About three weeks later, on August 27, 2002, the same judge changed the sentence on the basis that there was now Shari’a in Niger State, and sentenced both Fatima Usman and Ahmadu Ibrahim to death by stoning.52 Neither of the defendants were present in the court when the new sentence was announced and they were not directly informed of this development. Fatima Usman explained how she found out: “We didn’t know the judge had reversed the case to stoning […] We were taken back to the same court. They didn’t tell me anything. They just asked me to sign a paper. I didn’t know what it was. They didn’t read it to me. That same day, I knew we were sentenced to stoning […] Some people in the court said: ‘This is the woman who will be stoned to death.’ I overheard it as they were talking among themselves. […] I felt very scared. I had not been aware that it was a possibility.”53 Ahmadu Ibrahim was not directly informed either: “I didn’t know what was happening with the case. I spent eighty-three days in prison. The day I was bailed, I found out about the change of sentence. A senior official in the prison told me. He said I was supposed to be killed but I was now on bail. I felt very scared and shocked.”54 Lawyers and friends who visited Fatima Usman and Ahmadu Ibrahim in prison were given strict instructions by prison officials not to tell them that they had been sentenced to death.55 The prison superintendent would only allow them to visit Fatima Usman if they did not mention anything about the death sentence. He insisted that the death sentence was just a rumor, even though it had already been announced in the media. One of the lawyers who visited her in prison was only allowed to talk to her in the presence of prison officials.56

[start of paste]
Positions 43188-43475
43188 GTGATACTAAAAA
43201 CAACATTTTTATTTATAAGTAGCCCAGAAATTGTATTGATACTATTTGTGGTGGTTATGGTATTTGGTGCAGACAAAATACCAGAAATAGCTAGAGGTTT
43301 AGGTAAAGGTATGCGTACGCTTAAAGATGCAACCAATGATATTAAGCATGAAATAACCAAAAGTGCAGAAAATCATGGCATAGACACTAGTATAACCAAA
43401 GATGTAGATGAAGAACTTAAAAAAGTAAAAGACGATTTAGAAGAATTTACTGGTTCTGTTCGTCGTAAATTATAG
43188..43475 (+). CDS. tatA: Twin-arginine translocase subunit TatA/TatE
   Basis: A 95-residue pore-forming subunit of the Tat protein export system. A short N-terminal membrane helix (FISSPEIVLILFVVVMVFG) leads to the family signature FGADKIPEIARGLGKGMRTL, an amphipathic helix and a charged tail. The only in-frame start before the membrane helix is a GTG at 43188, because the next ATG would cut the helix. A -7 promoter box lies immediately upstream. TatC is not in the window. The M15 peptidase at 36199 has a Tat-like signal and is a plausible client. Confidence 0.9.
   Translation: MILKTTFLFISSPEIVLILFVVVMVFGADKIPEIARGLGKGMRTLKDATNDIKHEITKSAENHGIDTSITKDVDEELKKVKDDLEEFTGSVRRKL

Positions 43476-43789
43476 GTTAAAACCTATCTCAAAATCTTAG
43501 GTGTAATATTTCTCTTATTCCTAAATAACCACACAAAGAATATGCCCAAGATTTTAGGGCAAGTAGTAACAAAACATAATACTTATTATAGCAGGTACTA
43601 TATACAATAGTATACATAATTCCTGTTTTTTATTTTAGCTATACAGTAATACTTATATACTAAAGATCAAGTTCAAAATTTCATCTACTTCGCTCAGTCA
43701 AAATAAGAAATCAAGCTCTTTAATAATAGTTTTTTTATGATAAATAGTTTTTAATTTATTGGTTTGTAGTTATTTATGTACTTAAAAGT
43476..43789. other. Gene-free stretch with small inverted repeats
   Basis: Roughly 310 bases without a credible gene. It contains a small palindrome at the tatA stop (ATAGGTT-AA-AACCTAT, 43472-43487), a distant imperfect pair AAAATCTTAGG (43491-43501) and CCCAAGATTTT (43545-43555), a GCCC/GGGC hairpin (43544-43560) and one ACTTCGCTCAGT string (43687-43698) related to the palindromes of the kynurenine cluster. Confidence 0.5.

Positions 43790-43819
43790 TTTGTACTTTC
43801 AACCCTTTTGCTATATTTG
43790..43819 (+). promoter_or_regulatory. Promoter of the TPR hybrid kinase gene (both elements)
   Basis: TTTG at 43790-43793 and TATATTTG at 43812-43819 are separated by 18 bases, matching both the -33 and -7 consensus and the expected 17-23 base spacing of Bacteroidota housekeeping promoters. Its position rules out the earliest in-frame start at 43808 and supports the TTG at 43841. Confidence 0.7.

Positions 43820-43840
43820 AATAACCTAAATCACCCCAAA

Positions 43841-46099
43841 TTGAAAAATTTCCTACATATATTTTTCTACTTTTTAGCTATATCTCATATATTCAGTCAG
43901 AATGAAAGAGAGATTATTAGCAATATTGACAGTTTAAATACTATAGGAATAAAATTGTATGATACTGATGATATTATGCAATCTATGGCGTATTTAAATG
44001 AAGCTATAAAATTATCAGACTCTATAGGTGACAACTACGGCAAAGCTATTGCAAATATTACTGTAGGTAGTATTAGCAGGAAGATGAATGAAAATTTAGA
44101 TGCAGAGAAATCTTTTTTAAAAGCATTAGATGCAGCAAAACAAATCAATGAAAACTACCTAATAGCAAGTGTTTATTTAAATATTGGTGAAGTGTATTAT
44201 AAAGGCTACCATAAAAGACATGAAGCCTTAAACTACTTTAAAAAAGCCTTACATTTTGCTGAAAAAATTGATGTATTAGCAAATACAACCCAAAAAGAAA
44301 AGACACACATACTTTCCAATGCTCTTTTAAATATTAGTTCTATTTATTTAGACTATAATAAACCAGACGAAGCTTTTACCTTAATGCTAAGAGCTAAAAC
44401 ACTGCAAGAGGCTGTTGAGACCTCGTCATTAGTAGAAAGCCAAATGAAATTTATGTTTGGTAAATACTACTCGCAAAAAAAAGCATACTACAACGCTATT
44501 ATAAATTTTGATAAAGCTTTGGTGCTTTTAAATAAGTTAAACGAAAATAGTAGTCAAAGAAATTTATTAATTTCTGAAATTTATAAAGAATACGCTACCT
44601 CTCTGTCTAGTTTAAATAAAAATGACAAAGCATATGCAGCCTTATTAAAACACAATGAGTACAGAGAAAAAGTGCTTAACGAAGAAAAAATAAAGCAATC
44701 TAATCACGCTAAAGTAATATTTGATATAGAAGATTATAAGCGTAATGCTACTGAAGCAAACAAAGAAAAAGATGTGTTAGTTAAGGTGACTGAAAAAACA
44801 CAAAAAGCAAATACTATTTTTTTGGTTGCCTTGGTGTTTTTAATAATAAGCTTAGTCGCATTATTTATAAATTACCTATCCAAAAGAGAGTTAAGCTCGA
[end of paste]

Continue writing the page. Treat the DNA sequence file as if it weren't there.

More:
After the judge had changed the sentence, several lawyers became involved in the case and assisted Fatima Usman and Ahmadu Ibrahim in preparing an appeal. The appeal was filed at the Shari’a court of appeal in the state capital Minna on September 17, 2002. On October 17, 2002, Fatima Usman and Ahmadu Ibrahim were released on bail. The court of appeal held an initial hearing on June 4, 2003, but the case was repeatedly adjourned, most recently in April 2004.
The reason why the judge decided to change the sentence, and on what authority he changed the substance of the charges, remains unconfirmed. This decision did not follow any recognized process; it also violated the principle of non-retroactivity. According to sources close to the defendants, corruption played a part in the development of the case from the beginning, and the judge who sentenced them may have been bribed and put under pressure.
Death sentences in Bauchi State
At least three men have been sentenced to death by stoning in Bauchi State. Two have been acquitted and the third case is in appeal at the time of writing.